What Indian ‘democracy’ means in disputed Kashmir

November 5, 2015 OPINION/NEWS



Irfan Rashid

Indian Prime Minister Narendra Modi is scheduled to visit the conflict state of Indian Administered (Jammu and) Kashmir on November 7 where he is expected to announce a package of Rs 1 lakh crore ($13.7 bn US) for the state. But the biggest challenge against his rally in Kashmir is ‘Million March’, announced by pro-freedom leaders of the valley.

The pro-freedom leaders of Kashmir, including Chairman Hurriyat (G) Syed Ali Geelani, Chairman Hurriyat (M) Mirwaiz Umar Farooq and Jammu & Kashmir Liberation Freedom Leader Yaseen Malik have planned to confront the Indian PM with the plan of the ‘Million March’ near to the venue of the Sheri Kashmir cricket stadium—the location for the PM’s speech.

On October 27, a similar ‘Million March’ was held in New York under the banner of an All Parties Kashmiri ‘Million March’ as a mark of protest to show the world that the Kashmir dispute has yet to be settled according to the UN resolutions and as per aspirations of the Kashmiris.

The march was jointly sponsored by all groups who believe in the right of self-determination of the people of Kashmir. Hundreds of people had come from far off places such as Calgary, Toronto, Oslo, London, Illinois, California, Ohio, Pennsylvania, New Jersey, Connecticut, Massachusetts, Virginia, Maryland, Delaware and Washington, DC, to participate in the march.

More than sixty percent of the participants were women and children, oozing with enthusiasm. The protestors presented a memorandum to the Secretary General of the UN which urged the SG to use his good offices and appoint a person of international standing like President Mary Robinson, Bishop Desmond Tutu or Kofi Annan as his special envoy on Kashmir and persuade India and Pakistan to initiate a peace process with the association of United Nations as well as the genuine leadership of the people of Jammu & Kashmir. Similar street protests were held in Brussels as well to draw the attention of the European Union on the Kashmir dispute.

In a speech last week, Chief Minister of the disputed state, Mufti Syed branded Modi as “not communal” in his every public rally, just like an eyewitness to the murdered who keeps repeating: “I saw nothing.” The Constituent Assembly of Jammu and Kashmir (J&K) Chief Minister seemed very much defensive in protecting the coalition with Rashtriya Swayamsevak Sangh (RSS) led Bharatiya Janata Party (BJP) at the centre.

Mufti has perhaps changed the dictionary meaning of ‘communal’, as 2000 Muslims were butchered in Gujarat state when he was Chief Minister there.

When the People’s Democratic Party (PDP)—the party ruling in J&K along with BJP—came into power in 2002 in a coalition with the Congress party, it was spoken in very high tones of “self-rule”, a proposal that the disputed state must be governed by leaders from state only and minimal interference should come from the Indian government. But now in this coalition the concept appears to have been buried like 5000 mass graves buried in the state.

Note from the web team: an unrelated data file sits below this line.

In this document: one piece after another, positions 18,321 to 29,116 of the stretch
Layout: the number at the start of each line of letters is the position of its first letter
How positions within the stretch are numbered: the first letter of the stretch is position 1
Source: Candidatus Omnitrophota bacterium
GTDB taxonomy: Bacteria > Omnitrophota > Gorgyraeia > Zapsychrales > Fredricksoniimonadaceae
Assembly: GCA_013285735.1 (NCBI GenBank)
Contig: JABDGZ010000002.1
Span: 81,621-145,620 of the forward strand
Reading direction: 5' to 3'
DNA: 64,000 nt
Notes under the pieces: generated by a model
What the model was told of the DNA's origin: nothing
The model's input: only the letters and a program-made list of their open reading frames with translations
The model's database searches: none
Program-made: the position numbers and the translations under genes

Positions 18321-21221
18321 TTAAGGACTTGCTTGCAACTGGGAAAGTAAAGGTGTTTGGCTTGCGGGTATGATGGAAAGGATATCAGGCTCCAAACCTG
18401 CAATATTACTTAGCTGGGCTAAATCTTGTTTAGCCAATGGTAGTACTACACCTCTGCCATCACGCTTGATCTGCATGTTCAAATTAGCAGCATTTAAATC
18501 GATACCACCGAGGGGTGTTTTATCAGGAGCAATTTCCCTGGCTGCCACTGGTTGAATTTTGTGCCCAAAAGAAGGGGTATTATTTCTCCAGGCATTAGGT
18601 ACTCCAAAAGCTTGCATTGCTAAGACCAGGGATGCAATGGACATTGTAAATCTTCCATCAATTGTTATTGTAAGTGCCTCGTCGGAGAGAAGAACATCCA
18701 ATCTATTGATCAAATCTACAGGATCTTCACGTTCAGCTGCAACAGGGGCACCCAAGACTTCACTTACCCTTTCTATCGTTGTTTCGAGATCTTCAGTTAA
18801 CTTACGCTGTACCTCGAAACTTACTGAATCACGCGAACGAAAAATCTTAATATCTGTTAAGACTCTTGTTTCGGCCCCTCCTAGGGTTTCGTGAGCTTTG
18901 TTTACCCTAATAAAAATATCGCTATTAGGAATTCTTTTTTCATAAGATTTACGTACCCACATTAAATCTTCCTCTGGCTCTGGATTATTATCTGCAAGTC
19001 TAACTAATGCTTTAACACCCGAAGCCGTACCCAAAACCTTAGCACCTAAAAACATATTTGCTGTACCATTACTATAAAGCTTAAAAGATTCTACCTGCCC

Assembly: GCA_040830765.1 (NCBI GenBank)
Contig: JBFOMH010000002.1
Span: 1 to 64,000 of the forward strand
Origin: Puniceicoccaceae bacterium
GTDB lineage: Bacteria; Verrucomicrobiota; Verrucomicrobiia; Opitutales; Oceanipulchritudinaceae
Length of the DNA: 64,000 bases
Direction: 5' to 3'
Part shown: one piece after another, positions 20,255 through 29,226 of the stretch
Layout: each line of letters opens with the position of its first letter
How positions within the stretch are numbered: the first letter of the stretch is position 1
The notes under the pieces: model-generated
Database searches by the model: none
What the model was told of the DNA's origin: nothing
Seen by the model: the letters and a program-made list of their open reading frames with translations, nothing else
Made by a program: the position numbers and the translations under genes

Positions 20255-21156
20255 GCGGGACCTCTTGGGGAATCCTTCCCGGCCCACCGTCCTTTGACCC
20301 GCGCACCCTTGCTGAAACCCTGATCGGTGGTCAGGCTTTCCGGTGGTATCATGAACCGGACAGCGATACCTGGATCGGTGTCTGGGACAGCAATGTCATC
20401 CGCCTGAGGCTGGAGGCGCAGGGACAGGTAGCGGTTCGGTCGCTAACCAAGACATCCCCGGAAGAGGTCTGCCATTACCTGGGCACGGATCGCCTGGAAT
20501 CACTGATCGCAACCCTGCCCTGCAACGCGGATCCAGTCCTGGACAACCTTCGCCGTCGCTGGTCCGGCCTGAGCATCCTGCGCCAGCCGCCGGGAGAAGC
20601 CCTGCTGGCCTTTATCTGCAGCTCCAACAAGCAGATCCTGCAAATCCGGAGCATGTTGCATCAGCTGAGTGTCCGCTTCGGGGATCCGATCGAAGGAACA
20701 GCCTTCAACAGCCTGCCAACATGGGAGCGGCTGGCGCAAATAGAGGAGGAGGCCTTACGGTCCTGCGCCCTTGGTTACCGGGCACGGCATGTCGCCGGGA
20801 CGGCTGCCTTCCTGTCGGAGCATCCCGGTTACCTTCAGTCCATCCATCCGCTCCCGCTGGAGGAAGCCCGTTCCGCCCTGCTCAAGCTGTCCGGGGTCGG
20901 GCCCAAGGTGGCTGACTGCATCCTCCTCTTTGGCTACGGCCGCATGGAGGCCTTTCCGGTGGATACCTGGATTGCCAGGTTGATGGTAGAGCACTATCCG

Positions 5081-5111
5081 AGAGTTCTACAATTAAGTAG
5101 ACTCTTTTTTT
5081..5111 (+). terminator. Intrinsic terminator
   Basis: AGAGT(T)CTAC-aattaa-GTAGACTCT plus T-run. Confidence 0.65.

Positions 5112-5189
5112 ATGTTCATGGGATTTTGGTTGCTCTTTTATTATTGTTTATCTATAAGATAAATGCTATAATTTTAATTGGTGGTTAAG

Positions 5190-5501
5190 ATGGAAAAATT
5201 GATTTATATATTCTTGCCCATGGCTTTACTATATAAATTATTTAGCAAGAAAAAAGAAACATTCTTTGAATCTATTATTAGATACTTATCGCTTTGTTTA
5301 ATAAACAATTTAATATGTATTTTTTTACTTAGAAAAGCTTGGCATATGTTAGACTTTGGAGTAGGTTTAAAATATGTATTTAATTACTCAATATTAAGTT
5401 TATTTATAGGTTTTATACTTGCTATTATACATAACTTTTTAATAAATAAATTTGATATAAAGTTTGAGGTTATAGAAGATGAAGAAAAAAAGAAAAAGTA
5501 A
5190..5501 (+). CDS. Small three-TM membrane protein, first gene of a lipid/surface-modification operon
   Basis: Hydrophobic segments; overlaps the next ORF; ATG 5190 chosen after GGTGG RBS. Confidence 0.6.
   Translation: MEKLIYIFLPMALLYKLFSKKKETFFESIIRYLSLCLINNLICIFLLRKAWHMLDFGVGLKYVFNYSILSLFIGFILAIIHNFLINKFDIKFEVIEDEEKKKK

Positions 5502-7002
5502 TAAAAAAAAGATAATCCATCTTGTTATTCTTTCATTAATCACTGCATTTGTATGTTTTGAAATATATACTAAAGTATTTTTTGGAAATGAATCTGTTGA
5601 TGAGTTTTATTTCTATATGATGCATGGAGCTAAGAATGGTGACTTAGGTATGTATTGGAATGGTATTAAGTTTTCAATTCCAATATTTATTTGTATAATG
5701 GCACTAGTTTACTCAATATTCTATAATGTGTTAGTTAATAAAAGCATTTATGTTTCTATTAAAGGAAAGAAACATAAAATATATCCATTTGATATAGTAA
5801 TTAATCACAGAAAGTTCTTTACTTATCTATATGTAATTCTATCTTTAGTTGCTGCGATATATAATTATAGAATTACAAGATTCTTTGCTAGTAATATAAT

Just two days ago, the J&K Chief Minister inaugurated a citizens’ park in the summer capital of the state—Srinagar—and was again found to be defensive when he praised the Indian army for agreeing to vacate a piece of land. The irony is that the Indian army was supposed to vacate this land a couple of years ago when they were given replacement land to build a camp. But the state government was begging the Indian army to “please vacate the land” and now “thanks for vacating our own the land years after.”

Kashmir is the most militarised zone in the world where the 7 million strong Indian army is occupying illegally, making a ratio of 15 armless residents to 1 Indian armed trooper.

The Chief Minister was talking about the policy of ‘healing touch’ which is exposed as he detained all the pro-freedom leaders numbering nearly 300 including former militants. It was done in the wake of foiling the ‘Million March’ campaign of the pro-freedom camp.

Now the question is: How long will India continue to fool the world community about peace in Kashmir by announcing such ‘begging packages’, which in reality are ‘bureaucratic’ rather than ‘political packages’, which the people of the state have been demanding rights for since 1947 when Kashmir was independent and illegally taken away by India, when it sent its army here on October 27, 1947? Since then, Kashmir has celebrated that day as a black day.

Following which there is a pending resolution in the United Nations regarding a referendum to take place in the disputed territory of Kashmir, but India always feared the true results and had been reluctant.

On November 13, Modi is scheduled to visit the United Kingdom where an ‘Anti-Modi March for Free Kashmir’ protest rally has been organised outside Wembley Stadium in London, at 5:30 pm by British Kashmiri and will also be well supported by UK residents.

The message a common Kashmiri is sloganeering from the core of his heart to the Indian PM is: “Announce a political package because by giving us money you are not doing any greatness, as you are taking our electricity worth millions and billions.”






Irfan Rashid

The author has a specialization in literary journalism and reports on conflict, politics, urban development, rural development, education and environment in Indian Administered Kashmir. You can read his stories onwww.irfanrashidjournalist.wordpress.com and can follow him on @irfan_kashmiri.


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